Terry Cove said she was shocked and disappointed at comments made by RCMP officers in Oxford that were picked up on a woman's voicemail.
AMHERST – The executive director of Cumberland County’s centre for abused women says she’s disappointed with comments made by RCMP officers in Oxford and is sorry the woman had to endure the degradation.
“Family violence is a very serious issue and must not be taken lightly by those who are tasked with keeping our communities safe,” Terry Cove said Wednesday. “With the rising number of women losing their life at the hands of their partners, we must strive to make ourselves aware of the dangers and the resources available to those who are in need. They are our neighbours, friends, and families. Cumberland County has a very high rate if family violence and we have a long way to go in our work to end family violence.”
Cove’s comments come a day after CBC reported the story of a Parrsboro woman, who received a voice mail from an RCMP officer investigating an alleged assault by her boyfriend.
The voicemail occurred when the officer pocket dialed her phone number. When she didn’t answer, the call went to voicemail and the comments of the two officers were left on the recording.
The officers were talking about the woman’s claim that she crashed her car while driving to Springhill to retrieve her cellphone. She claimed to have swerved to miss a deer.
When she got to Springhill, she alleges she was assaulted while being forced from the residence.
One of the officers asks on the voicemail if the injuries came from the assault or the crash.
Chief Superintendent Brian Brennan said Tuesday that the incident is being investigated internally to determine if disciplinary actions is required or if the officers will be sent for sensitivity training.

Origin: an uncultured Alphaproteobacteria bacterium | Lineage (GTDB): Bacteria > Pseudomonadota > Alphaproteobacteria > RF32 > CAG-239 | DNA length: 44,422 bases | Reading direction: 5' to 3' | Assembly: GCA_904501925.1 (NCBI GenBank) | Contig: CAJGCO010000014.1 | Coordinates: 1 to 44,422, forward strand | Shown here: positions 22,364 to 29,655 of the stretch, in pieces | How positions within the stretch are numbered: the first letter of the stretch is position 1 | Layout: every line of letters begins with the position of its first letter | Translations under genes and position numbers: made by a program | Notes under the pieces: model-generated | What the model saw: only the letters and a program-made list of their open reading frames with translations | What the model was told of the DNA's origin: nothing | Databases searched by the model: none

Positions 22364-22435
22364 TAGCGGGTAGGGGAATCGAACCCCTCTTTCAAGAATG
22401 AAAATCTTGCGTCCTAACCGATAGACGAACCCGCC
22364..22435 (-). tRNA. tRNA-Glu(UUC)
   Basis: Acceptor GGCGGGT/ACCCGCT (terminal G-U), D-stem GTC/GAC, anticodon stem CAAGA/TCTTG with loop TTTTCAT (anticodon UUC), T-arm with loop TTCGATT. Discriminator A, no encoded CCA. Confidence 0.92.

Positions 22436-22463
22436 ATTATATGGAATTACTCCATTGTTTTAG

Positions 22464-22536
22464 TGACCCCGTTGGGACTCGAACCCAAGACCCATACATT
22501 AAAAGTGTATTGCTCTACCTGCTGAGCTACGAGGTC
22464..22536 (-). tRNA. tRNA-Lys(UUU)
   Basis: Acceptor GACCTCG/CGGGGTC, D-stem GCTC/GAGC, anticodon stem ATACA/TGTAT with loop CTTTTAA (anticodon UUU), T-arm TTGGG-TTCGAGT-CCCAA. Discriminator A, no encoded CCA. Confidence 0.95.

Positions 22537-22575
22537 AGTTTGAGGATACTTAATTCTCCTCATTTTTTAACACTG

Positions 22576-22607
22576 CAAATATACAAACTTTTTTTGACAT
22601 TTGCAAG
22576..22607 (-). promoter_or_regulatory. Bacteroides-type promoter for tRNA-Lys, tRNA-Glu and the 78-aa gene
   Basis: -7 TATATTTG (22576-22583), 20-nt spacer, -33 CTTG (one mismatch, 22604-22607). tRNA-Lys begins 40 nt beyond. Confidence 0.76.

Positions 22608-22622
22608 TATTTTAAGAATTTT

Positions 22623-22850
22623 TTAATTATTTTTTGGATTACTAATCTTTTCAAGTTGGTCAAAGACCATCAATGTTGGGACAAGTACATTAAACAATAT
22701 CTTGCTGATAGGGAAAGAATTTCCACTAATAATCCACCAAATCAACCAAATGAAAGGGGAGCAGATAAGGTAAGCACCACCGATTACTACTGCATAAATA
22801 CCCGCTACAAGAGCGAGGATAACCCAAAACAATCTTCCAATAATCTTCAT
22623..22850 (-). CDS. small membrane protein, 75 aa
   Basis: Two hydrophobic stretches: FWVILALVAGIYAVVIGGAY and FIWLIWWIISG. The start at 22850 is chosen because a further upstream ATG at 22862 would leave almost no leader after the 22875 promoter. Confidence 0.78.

He also said the woman’s partner will be in court in Amherst next week to face an assault charge.
Cove said she was shocked by the comments, saying police officers are expected to deal with reports of crime with an unbiased, professional approach.
“The comments on the phone recording should never have been made,” Cove said. “They indicate a lack of empathy and understanding, not to mention an air of disrespect for this victim by those who were recorded.”
Cove said the officers used the woman’s lack of emotion while telling her story as an indicator of the level of truth.
“Women who have been abused often tell their stories with a lack of emotion. For some this is a tool used to cope with their experience. For others it is an indicator that they have normalized the abuse. Also, there was a comment about whether or not ‘she deserved to be hit.’ Assault against anyone is a crime and violent behaviour should never be excused, especially by the police. No one deserves to be hit.”
Cove said this is not the first complaint Autumn House staff have heard about regarding the police response to claims of domestic violence, Cove said municipal police and RCMP are very professional and supportive of victims.
“My concern would be that women who need help would avoid calling police because they fear they will not be supported,” Cove said. “I trust that this incident will be investigated and the proper steps will be taken to make sure that it does not happen again.”
Cove said for anyone who has been assaulted by their partner, Autumn House offers support and information through in-person and phone appointments. The centre has a 24-hour crisis line (667-1200) and an email account (firstname.lastname@example.org) that people can contact anonymously if they wish.
Transition house staff can accompany women when they report assaults to the police and throughout the court process.
Cove stressed that women should not hesitate to call 911 whenever they are in immediate danger.